You may have a case against the shipping company, the cargo owner, or anyone responsible for loading the truck if the crash was caused by a problem with the cargo.
Kansas Department of Transportation statistics show that each year, there are roughly 3,800 collisions involving big rigs or semis in the state. On average, 70 Kansas residents are killed and thousands are injured in truck accidents. Most of the victims, over 75%, are occupants in passenger cars.
If you were recently injured or lost someone in this type of crash, you need to reach out to trustworthy Kansas truck accident lawyers. Time is of the essence in such accidents, where you have to deal not only with the trucker but also with his employer. Large trucking companies can afford to have fierce lawyers on their payroll, so there’s little chance you can win a truck accident claim without legal representation.
Who pays damages in a truck accident in Kansas?
Kansas is a no-fault state, which only complicates matters when you were injured in a crash. As all Kansas motorists are required to carry Personal Injury Protection (PIP) coverage, you can recover some of your financial losses from your own insurer. And you don’t have to bother with proving the trucker was responsible,
Unfortunately, if you have minimum coverage, the most you can get is $4,500 for medical expenses. That kind of money is nowhere near enough to cover your medical expenses if you sustained severe injuries.
Skilled Kansas truck accident lawyers say that most of the cases they deal with involve serious, often life-changing injuries, including:
- Spine damage
- Brain trauma
- Multiple fractures
- Internal organ damage
If you sustained severe injuries, you’ll have to step outside the no-fault law and file a personal injury or wrongful death claim under tort law.
To determine who is liable for your damages, you must get dedicated lawyers on the case right away.
How is liability determined in a truck accident?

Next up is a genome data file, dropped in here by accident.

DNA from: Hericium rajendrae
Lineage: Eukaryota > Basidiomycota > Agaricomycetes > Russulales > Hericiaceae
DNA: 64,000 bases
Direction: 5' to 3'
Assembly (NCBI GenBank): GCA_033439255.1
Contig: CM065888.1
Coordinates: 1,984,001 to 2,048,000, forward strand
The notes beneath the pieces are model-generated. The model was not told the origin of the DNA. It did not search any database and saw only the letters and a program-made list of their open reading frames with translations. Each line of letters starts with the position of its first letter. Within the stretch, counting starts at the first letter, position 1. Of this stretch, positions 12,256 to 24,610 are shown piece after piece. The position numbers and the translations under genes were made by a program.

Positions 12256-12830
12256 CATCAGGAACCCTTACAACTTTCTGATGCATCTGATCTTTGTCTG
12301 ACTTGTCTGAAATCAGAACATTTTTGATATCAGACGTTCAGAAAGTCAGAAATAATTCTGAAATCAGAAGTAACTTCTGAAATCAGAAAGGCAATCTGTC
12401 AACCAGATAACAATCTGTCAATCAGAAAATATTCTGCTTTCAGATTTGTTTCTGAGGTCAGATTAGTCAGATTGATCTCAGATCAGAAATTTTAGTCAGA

Your lawyers will investigate the crash thoroughly to determine who you can sue. Here are the most likely scenarios.
Suing the trucker
The trucker will bear full responsibility for the crash if the police report and your lawyers find that the accident was caused by speeding, distracted driving, and other types of reckless driving. Federal laws prohibit the use of hand-held mobile devices by commercial drivers. Yet such cases can be hard to prove. Your lawyers will have to request data usage from the trucker’s cell phone company, for instance.
The problem is that, even if you can prove they were to blame for the crash, you may not be able to recover full damages. Many truckers only carry minimum insurance coverage, around $25,000.
Filing a claim against the trucking company
You may be able to file a claim against the trucking company’s insurance or sue them if
- The crash was caused by a mechanical failure, like a faulty brake or steering system or a tire blowout.
- The trucker was intoxicated. The guy may face criminal charges, but your lawyers may be able to charge the employer with negligence if the company failed to submit its employees to regulate drug and alcohol tests, as required under federal regulations.
- The crash was caused by driver fatigue. Surely, the trucker is liable for damages if he did not comply with federal Hours of Service regulations. However, the employer can also be held accountable if they knew or should have known about such violations.
Trucking companies operating interstate must carry $750,000 liability coverage and up to $5 million if they transport hazardous materials.
Holding the shipping company accountable
You may have a case against the shipping company, the cargo owner, or anyone responsible for loading the truck if the crash was caused by a problem with the cargo. If the cargo is not properly balanced and secured, a sudden shift can lead to a rollover, which is one of the most dangerous types of truck accidents.